“We don’t,” I agreed. “Roll over this way.”
“And the ship they showed us this morning doesn’t hardly look like I thought it was going to be, at all,” she said, doing as I told her and putting a hand on the back of my neck.
There was a sharp whistle from somewhere, I couldn’t tell where.
“I don’t know.” It came again, sounding both out in the tunnel and, louder, inside my room. “Oh, it’s the phone.” What I was hearing was my own piezophone and the ones on either side of me, all ringing at once. The whistle stopped and there was a voice:
“This is Jim Chou. All you fish who want to see what a ship looks like when it comes back after a bad trip, come to Docking Station Four. They’re bringing it in now.”
I could hear a murmuring from the Forehands’ room next door, and I could feel Sheri’s heart pounding. “We’d better go,” I said.
“I know. But I don’t think I want to — much.”
The ship had made it back to Gateway, but not quite all the way. One of the orbiting cruisers had detected it and closed in on it. Now a tug was bringing it in to the Corporation’s own docks, where usually only the rockets from the planets latched in. There was a hatch big enough to hold even a Five. This was a Three, what there was left of it.
“Oh, sweet Jesus,” Sheri whispered. “Rob, what do you suppose happened to them?”
“To the people? They died.” There was not really any doubt of that. The ship was a wreck. The lander stem was gone, just the interstellar vehicle itself, the mushroom cap, was still there, and that was bent out of shape, split open, seared by heat. Split open! Heechee metal, that doesn’t even soften under an electric arc!
But we hadn’t seen the worst of it.
We never did see the worst of it, we only heard about it. One man was still inside the ship. All over the inside of the ship. He had been literally spattered around the control room, and his remains had been baked onto the walls. By what? Heat and acceleration, no doubt. Perhaps he had found himself skipping into the upper reaches of a sun, or in tight orbit around a neutron star. The differential in gravity might have shredded ship and crew like that. But we never knew.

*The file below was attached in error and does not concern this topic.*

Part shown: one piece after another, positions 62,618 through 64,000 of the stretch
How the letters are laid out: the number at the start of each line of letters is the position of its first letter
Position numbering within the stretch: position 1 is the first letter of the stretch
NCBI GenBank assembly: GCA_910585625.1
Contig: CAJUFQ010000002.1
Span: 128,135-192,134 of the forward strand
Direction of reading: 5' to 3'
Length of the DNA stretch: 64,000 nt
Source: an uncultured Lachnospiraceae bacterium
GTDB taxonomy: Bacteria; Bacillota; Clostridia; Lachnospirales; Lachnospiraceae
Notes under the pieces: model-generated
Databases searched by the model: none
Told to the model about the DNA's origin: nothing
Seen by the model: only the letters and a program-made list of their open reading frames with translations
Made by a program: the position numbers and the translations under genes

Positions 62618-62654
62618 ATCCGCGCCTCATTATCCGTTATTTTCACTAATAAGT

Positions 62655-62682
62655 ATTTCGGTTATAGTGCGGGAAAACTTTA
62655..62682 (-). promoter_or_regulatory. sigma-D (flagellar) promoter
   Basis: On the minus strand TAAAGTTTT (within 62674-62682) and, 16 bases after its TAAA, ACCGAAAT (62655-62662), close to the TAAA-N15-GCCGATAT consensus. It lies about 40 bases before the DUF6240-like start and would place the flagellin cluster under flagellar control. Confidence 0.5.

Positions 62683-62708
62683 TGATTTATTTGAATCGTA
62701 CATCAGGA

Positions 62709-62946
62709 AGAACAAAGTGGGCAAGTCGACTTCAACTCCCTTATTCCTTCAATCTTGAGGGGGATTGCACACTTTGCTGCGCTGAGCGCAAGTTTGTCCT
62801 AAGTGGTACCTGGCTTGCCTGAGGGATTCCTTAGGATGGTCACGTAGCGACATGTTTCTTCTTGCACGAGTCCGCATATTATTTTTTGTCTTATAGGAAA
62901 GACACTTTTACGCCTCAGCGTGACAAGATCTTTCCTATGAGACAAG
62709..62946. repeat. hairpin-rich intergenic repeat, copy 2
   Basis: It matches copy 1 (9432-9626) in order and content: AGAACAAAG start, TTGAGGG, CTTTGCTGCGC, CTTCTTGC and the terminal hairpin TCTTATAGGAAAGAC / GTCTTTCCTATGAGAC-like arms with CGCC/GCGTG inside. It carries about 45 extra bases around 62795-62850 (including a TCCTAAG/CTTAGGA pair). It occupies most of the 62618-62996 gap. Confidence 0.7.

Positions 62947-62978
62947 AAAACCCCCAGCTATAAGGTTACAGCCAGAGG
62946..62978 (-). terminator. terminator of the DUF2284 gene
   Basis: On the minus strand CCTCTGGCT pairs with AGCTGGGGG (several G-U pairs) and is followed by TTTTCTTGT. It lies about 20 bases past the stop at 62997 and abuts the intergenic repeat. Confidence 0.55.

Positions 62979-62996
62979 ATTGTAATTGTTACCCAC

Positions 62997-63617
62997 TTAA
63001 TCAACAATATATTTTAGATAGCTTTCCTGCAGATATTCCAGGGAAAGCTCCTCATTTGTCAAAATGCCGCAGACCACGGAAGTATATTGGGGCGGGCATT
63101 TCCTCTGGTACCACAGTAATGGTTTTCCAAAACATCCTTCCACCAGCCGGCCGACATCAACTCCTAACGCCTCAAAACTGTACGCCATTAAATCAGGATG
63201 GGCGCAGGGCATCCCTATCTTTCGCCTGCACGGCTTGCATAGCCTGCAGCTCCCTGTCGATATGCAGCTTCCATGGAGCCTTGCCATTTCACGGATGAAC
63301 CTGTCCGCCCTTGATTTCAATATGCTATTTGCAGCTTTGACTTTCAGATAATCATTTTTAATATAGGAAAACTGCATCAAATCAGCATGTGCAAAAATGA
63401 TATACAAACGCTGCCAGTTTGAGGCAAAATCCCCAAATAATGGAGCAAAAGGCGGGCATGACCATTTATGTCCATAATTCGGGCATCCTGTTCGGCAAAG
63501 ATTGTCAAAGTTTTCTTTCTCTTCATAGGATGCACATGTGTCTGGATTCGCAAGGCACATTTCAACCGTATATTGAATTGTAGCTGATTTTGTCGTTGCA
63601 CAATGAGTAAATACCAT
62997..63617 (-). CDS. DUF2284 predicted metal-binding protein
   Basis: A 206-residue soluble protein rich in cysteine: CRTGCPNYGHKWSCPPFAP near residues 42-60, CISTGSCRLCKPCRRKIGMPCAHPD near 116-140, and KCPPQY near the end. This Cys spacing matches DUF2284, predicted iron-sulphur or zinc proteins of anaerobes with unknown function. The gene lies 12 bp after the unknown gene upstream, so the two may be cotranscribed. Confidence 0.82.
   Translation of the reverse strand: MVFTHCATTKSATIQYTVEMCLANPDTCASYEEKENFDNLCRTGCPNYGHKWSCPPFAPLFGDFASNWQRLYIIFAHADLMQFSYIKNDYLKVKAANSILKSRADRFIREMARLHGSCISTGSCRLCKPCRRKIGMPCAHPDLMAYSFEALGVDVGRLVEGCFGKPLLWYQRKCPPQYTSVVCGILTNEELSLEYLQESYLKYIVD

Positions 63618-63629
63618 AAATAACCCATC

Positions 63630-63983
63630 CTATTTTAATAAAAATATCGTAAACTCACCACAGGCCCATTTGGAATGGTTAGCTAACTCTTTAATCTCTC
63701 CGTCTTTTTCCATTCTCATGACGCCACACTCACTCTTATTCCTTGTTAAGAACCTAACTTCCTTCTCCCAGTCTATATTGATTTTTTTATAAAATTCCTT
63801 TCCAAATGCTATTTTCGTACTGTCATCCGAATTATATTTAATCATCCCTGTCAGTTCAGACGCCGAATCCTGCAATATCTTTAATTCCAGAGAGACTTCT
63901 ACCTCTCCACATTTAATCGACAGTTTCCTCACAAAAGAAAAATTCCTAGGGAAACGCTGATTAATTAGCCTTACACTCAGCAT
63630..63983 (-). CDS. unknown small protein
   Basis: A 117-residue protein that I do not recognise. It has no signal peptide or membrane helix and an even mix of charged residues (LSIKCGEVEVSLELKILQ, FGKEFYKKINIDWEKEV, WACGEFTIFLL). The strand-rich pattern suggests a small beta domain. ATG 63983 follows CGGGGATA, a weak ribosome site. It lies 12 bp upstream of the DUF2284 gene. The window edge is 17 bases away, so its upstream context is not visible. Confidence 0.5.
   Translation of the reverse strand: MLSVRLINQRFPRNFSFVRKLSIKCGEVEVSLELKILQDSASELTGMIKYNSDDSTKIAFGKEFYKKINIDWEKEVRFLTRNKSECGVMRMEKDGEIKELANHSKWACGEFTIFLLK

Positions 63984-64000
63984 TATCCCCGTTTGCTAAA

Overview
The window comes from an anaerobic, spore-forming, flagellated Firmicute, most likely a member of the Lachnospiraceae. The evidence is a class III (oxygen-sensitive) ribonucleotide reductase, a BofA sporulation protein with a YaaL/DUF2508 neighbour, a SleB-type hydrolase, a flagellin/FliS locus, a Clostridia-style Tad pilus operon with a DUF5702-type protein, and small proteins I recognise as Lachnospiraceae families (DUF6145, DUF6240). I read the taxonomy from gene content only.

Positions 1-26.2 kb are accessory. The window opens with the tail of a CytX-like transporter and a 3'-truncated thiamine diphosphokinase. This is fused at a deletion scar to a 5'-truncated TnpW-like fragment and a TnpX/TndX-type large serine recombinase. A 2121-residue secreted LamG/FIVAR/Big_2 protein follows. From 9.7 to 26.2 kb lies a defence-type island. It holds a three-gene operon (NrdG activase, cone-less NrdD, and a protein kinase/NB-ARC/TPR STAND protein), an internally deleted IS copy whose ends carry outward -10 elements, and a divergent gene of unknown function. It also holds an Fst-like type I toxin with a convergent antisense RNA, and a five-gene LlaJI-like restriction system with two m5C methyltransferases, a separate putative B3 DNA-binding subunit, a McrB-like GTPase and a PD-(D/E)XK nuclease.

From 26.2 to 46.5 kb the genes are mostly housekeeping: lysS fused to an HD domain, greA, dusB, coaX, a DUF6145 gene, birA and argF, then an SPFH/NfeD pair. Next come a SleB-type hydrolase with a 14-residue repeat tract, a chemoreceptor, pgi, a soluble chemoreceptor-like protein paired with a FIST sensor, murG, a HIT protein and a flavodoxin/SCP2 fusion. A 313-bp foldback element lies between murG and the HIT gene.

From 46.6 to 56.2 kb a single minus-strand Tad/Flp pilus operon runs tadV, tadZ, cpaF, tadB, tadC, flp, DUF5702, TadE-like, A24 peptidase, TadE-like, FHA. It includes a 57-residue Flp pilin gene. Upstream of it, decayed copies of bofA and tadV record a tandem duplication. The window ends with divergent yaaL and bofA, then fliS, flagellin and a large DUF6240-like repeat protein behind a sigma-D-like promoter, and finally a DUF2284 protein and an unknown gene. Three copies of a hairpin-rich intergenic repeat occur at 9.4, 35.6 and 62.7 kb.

The other two persons in the crew were not there at all. Not that it was easy to tell; but the census of the organs revealed only one jaw, one pelvis, one spine — though in many short pieces. Perhaps the other two had been in the lander?
“Move it, fish!”
Sheri caught my arm and pulled me out of the way. Five uniformed crewmen from the cruisers came through, in American and Brazilian blue, Russian beige, Venusian work white and Chinese all-purpose black-and-brown. The American and the Venusian were female; the faces were all different, but the expressions were all the same mixture of discipline and distaste.
“Let’s go.” Sheri tugged me away. She didn’t want to watch the crewmen poke through the remnants, and neither did I. The whole class, Jimmy Chou, Klara and the other teachers and all, began to straggle back to our rooms. Not quite quick enough. We had been looking through the ports into the lock; when the patrol from the cruisers opened it, we got a whiff of the air inside. I don’t know how to describe it. A little bit like overripe garbage being cooked to swill to pigs. Even in the rank air of Gateway, that was hard to take.
Teacher dropped off at her own level — down pretty low, in the high-rent district around Easy Level. When she looked up after me as I said goodnight I observed for the first time that she was crying.
Sheri and I said goodnight to the Forehands at their door, and I turned to her, but she was ahead of me.
“I think I’ll sleep this one out,” she said. “Sorry, Rob, but, you know, I just don’t feel like it anymore.”